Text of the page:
Did you know that coding can help ease your commute to work?
Or that it can help you set goals? Or figure out whom to vote for?
Or that coding can create a world where a girl can dress up a virtual doll in any skin tone or body type she chooses?
And when you’re fed up with the messy and crowded big city streets, coding can create a video game in which you stomp tourists and sweep up trash in a digital urban landscape.
This summer at Viacom’s New York City headquarters, 20 girls learned that coding can do exactly that, creating these experiences with skills learned through Girls Who Code (GWC), an organization built to inspire, educate and equip girls with the computing skills to pursue 21st century opportunities.
Last week, these girls gathered with their families and teachers, Viacom staff and GWC staff to demo these final projects and celebrate a remarkable summer.
“From speakers to mentors to my fellow coders, we all believe in the Girls Who Code message – that females can and will achieve greatness in the STEM [science, technology, engineering and mathematics] fields,” said Sejal Mehra, who represented her class with remarks. “Over the summer, we not only learned how to code, but have also made 22 new best friends. I know for a fact that when we leave this week, our friendships will grow with our coding abilities.”
Through its companywide social responsibility umbrella, Viacommunity, Viacom is deeply committed to education and diversity, a sentiment underscored in remarks by CEO Philippe Dauman.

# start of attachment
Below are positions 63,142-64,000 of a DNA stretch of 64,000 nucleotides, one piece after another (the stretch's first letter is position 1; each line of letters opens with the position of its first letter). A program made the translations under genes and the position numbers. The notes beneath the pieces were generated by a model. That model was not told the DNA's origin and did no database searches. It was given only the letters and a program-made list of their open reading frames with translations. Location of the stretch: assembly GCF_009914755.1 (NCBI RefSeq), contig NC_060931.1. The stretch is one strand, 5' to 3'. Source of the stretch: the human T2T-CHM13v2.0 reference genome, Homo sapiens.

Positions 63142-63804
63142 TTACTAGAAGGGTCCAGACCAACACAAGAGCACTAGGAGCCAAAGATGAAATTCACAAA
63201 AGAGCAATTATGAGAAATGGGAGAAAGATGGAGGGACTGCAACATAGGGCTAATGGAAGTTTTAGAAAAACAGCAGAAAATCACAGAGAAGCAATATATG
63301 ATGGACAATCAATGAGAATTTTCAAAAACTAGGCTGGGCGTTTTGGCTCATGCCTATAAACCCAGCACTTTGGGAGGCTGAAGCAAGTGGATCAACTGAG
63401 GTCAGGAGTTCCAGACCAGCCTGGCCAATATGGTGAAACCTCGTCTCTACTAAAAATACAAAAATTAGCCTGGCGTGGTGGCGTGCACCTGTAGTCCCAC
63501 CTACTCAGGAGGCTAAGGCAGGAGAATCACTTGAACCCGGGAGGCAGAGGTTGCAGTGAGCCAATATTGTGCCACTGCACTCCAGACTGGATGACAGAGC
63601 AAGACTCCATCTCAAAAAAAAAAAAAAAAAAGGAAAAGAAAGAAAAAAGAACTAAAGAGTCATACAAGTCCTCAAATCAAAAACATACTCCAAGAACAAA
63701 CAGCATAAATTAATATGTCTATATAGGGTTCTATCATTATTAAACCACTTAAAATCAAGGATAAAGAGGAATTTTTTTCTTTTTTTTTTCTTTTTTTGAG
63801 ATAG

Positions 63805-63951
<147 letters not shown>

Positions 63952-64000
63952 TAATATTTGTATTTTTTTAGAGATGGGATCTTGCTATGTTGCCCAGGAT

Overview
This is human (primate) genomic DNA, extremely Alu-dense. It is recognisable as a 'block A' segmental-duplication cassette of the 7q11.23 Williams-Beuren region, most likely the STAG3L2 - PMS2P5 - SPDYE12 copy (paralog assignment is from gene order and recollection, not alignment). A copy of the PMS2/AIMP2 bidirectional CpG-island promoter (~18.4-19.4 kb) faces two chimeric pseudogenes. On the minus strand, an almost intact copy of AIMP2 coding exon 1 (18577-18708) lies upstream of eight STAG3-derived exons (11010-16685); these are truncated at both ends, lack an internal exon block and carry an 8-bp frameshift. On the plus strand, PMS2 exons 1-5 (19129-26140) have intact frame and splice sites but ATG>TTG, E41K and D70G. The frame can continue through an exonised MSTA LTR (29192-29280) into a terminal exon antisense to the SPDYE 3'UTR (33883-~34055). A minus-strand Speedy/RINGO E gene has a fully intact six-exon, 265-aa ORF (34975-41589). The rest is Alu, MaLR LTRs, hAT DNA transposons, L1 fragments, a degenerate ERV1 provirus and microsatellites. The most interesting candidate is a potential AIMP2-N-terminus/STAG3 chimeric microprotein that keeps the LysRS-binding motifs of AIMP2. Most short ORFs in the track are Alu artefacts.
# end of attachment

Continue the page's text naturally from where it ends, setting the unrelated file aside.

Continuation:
“For us, education is a core cause that we have,” said Dauman. “As you know, all these networks we have reach a lot of young people around the world and have a lot of influence, so we’ve made it our mission to reach young people to do good in the world and to do good for themselves. Every part of the evolution of our industry has been based upon technological change, and that’s been accelerating.
While Dauman noted that some of the top positions at Viacom, including the president of the Kids & Family group, which includes Nickelodeon, and the chairman and CEO of BET are women, he acknowledged that it’s been difficult to increase diversity in the company’s technology sectors because not enough programs like GWC have existed to inspire girls’ interest in coding to begin with.
That may be changing. The Viacom program was part of a larger GWC effort that taught 1,200 girls in 57 programs this summer alone. By scaling up the number of girls who plunge into coding before they walk the aisle of their high school graduation, GWC is hoping to dramatically increase the number of females graduating college with computer science degrees, which currently sits at a dismal 18 percent and has been steadily decreasing over the past three decades.
“I truly believe that by not having women solving the problems of tomorrow, we’re losing out as a nation,” GWC founder and CEO Reshma Saujani told the girls in her remarks. “We’re building an army. I don’t mess around when I say that this is about world domination. We are literally taking over one technology company at a time. So watch out Philippe – you’re probably staring at the next CEO of Viacom.”
Viacom will continue to support the GWC program, not only by welcoming new classes of girls into its confines, but by providing ongoing support for those who have passed through. The company will also select two graduates of this year’s program to receive four-year summer internships, lasting throughout their college years and possibly ending with a full-time job at Viacom. “We’re excited for this to be the first graduation of many,” noted Dauman, “because this is not a courtship, it’s a marriage.”